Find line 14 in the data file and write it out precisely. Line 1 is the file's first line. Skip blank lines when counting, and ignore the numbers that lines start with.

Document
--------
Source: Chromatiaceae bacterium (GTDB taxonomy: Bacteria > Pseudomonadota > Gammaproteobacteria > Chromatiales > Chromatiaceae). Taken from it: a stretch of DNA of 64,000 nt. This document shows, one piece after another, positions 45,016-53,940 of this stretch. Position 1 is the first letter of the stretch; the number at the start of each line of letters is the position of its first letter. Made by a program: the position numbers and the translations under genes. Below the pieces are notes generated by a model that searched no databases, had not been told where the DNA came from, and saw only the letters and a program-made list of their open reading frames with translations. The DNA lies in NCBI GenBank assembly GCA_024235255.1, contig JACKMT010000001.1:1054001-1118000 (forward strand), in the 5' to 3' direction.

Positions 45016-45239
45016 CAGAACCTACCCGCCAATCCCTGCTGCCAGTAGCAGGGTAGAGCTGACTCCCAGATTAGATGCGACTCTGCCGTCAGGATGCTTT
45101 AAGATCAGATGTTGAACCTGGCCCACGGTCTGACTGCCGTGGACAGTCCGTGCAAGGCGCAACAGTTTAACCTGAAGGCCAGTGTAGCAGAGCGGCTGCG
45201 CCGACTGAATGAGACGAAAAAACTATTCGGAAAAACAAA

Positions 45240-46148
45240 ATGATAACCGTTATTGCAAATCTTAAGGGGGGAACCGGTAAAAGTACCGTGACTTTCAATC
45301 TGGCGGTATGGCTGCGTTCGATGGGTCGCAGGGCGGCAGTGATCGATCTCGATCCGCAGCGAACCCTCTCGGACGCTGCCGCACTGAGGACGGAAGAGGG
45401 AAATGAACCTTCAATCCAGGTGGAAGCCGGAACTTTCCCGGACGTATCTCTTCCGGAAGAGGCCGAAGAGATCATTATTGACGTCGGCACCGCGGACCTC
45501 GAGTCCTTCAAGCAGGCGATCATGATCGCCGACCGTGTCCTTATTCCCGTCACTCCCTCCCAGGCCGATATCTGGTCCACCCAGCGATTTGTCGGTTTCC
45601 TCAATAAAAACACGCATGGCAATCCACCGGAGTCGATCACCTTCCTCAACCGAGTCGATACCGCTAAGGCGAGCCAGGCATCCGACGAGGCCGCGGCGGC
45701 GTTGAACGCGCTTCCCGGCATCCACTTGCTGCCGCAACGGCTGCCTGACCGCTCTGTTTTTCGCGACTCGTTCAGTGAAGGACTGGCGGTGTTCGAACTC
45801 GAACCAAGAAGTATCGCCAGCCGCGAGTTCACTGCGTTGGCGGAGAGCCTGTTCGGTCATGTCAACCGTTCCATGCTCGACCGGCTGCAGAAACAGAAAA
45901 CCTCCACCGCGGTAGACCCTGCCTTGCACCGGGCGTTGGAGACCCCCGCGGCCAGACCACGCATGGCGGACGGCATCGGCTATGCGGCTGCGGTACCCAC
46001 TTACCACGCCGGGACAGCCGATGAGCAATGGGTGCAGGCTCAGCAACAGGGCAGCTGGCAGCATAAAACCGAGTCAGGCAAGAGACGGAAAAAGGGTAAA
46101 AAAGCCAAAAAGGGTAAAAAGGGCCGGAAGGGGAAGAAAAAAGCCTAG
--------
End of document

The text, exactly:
45901 CCTCCACCGCGGTAGACCCTGCCTTGCACCGGGCGTTGGAGACCCCCGCGGCCAGACCACGCATGGCGGACGGCATCGGCTATGCGGCTGCGGTACCCAC